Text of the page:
Professional development integrating art, STEM

Education researchers at the University of Washington Bothell are helping lead a project that fosters teaching K-12 students to integrate science and art. By making this connection, researchers aim to broaden student participation in science, technology, engineering and math. 

It’s not as easy as adding A to STEM to make STEAM, said Blakely Tsurusaki, a senior research scientist at the Goodlad Institute for Educational Renewal in the School of Educational Studies

“For us, STEAM is really trying to think deeply about how the fields are integrated,” she said. 

Tsurusaki is a co-principal investigator, along with Goodlad Director Carrie Tzou, on the five-year project called Fostering STEAM. It began in 2017, funded with a National Science Foundation grant that totals more than $1.2 million. UW Bothell is one of several partners on the project, including the University of Alaska Fairbanks and the National Optical Astronomy Observatory at Tucson, Arizona. 

Workshops for informal educators 

Blakely Tsurusaki

Fostering STEAM provides professional development workshops to “informal science learning” educators — people who work in libraries, science centers and after-school programs.

To date, workshops have been offered in Seattle, Tucson, Fairbanks and Sitka, Alaska. The National Art Education Foundation is also a partner in workshops for art educators. 

The outreach to these groups is part of the researchers’ recognition that “important learning occurs outside of school time,” Tsurusaki said.  

The workshops model STEAM activities that students might follow, such as creating digital animation, which requires art and computer skills. But the ideas are more important than the particular activity, Tsurusaki said. The activities all emphasize core STEAM practices: engage in close observation, focus on personal meaning, conduct open exploration, design with intention, iterate, and communicate about process and outcome.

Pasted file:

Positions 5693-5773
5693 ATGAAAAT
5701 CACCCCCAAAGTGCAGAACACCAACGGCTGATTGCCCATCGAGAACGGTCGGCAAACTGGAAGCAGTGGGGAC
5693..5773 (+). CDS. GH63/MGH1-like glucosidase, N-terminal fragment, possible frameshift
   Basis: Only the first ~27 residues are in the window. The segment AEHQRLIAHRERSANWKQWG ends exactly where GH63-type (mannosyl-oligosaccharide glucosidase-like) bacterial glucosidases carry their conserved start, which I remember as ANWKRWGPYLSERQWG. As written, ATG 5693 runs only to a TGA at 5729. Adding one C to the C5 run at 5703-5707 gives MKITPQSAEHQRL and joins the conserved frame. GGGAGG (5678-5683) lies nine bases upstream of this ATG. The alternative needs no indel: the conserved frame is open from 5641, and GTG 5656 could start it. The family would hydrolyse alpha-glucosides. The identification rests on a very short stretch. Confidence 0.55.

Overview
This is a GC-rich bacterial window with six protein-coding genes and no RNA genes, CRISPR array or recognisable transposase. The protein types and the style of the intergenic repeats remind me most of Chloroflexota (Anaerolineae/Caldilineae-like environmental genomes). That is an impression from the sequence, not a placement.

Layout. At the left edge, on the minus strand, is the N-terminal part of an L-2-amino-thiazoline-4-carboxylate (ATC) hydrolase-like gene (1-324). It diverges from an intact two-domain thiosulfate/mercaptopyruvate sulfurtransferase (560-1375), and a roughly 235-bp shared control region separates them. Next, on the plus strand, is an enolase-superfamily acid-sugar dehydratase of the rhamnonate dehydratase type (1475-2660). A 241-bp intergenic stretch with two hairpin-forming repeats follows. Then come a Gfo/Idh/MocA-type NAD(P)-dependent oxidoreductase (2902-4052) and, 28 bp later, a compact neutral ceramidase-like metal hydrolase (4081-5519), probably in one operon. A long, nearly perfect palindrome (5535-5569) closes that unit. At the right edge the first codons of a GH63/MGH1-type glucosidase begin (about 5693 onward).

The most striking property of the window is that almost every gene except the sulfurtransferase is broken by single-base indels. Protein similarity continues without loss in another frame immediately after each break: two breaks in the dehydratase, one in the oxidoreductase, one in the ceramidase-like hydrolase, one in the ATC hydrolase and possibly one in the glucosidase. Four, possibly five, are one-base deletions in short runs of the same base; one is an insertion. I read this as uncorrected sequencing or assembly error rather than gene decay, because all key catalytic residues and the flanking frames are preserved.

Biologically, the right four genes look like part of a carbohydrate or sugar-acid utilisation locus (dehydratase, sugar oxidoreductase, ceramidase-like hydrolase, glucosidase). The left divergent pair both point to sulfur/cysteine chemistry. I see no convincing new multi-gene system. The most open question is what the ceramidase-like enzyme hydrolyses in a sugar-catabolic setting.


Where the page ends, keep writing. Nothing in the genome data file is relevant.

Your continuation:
“A lot of participants end up modifying activities we do with them. The activities are an example of what STEAM can be, so they have an understanding and can develop the programming they want,” Tsurusaki said. 

Workshops also include discussions of identity, she said, noting that how students identify themselves (I’m not good at math!) affects their engagement and interest. One of the goals is for students to see themselves as being capable of math and science. A related concept in the workshops addresses mindset or whether students think their skills are “set” or can change. 

“People think they’re either good or bad at something,” Tsurusaki said. “Growth mindset says you’re not good or bad, you just need support and experience to learn skills.” 

While the pandemic has forced the researchers to reschedule workshops, they still have more work to do building the portal of resources and analyzing three years of data. 

Relevant, connected learning 

Fostering STEAM builds on a previous Goodlad grant that explored how to interest girls in science through art. Tsurusaki wants all students to understand how the things they are learning are connected and relevant to their lives. 

“A lot of times, people think of what they’re learning in school as disconnected from their lives, especially in STEM fields,” she said. “They don’t know why they need to learn whatever they’re learning in school because they think, ‘I’m not going to become a mathematician or a computer scientist.’  

“I think the purpose of education is for us to educate ourselves about ways of thinking and to understand how we are connected to science, technology, art, engineering and math.”  

Climate change is a prime example of the relevance of a more holistic, integrated view of the world. 

“We need people to understand how we are part of our natural world and how the human-built and natural world interact,” Tsurusaki said. “We need to understand science, engineering, math, technology and art to be able to solve these big issues that are coming up in our world.” 

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